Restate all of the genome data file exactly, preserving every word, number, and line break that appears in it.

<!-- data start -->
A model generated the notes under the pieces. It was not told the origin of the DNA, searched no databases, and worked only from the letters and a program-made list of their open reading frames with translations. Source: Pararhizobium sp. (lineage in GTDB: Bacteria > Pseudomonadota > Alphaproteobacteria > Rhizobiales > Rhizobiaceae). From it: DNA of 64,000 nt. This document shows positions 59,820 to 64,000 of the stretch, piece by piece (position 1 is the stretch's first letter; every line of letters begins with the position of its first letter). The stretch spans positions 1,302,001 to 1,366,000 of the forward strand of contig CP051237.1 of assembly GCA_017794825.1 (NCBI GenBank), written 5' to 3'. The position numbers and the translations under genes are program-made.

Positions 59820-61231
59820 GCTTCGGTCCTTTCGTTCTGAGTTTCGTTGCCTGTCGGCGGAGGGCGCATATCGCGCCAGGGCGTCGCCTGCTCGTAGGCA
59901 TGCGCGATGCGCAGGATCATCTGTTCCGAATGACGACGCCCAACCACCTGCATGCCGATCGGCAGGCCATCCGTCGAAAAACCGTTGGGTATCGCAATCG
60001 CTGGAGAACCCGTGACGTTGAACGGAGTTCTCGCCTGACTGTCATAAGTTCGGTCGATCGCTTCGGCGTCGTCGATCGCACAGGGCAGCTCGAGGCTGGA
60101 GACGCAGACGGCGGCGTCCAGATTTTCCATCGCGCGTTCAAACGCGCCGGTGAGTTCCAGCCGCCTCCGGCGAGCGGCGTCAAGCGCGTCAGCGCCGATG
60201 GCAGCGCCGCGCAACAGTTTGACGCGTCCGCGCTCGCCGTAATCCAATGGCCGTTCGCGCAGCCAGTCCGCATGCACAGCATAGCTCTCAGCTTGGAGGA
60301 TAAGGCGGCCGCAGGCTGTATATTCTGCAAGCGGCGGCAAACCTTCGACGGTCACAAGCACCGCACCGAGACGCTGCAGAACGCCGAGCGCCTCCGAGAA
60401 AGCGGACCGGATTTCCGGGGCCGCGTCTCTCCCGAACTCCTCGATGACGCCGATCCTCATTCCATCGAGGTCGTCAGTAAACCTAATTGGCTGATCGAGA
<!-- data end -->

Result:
A model generated the notes under the pieces. It was not told the origin of the DNA, searched no databases, and worked only from the letters and a program-made list of their open reading frames with translations. Source: Pararhizobium sp. (lineage in GTDB: Bacteria > Pseudomonadota > Alphaproteobacteria > Rhizobiales > Rhizobiaceae). From it: DNA of 64,000 nt. This document shows positions 59,820 to 64,000 of the stretch, piece by piece (position 1 is the stretch's first letter; every line of letters begins with the position of its first letter). The stretch spans positions 1,302,001 to 1,366,000 of the forward strand of contig CP051237.1 of assembly GCA_017794825.1 (NCBI GenBank), written 5' to 3'. The position numbers and the translations under genes are program-made.

Positions 59820-61231
59820 GCTTCGGTCCTTTCGTTCTGAGTTTCGTTGCCTGTCGGCGGAGGGCGCATATCGCGCCAGGGCGTCGCCTGCTCGTAGGCA
59901 TGCGCGATGCGCAGGATCATCTGTTCCGAATGACGACGCCCAACCACCTGCATGCCGATCGGCAGGCCATCCGTCGAAAAACCGTTGGGTATCGCAATCG
60001 CTGGAGAACCCGTGACGTTGAACGGAGTTCTCGCCTGACTGTCATAAGTTCGGTCGATCGCTTCGGCGTCGTCGATCGCACAGGGCAGCTCGAGGCTGGA
60101 GACGCAGACGGCGGCGTCCAGATTTTCCATCGCGCGTTCAAACGCGCCGGTGAGTTCCAGCCGCCTCCGGCGAGCGGCGTCAAGCGCGTCAGCGCCGATG
60201 GCAGCGCCGCGCAACAGTTTGACGCGTCCGCGCTCGCCGTAATCCAATGGCCGTTCGCGCAGCCAGTCCGCATGCACAGCATAGCTCTCAGCTTGGAGGA
60301 TAAGGCGGCCGCAGGCTGTATATTCTGCAAGCGGCGGCAAACCTTCGACGGTCACAAGCACCGCACCGAGACGCTGCAGAACGCCGAGCGCCTCCGAGAA
60401 AGCGGACCGGATTTCCGGGGCCGCGTCTCTCCCGAACTCCTCGATGACGCCGATCCTCATTCCATCGAGGTCGTCAGTAAACCTAATTGGCTGATCGAGA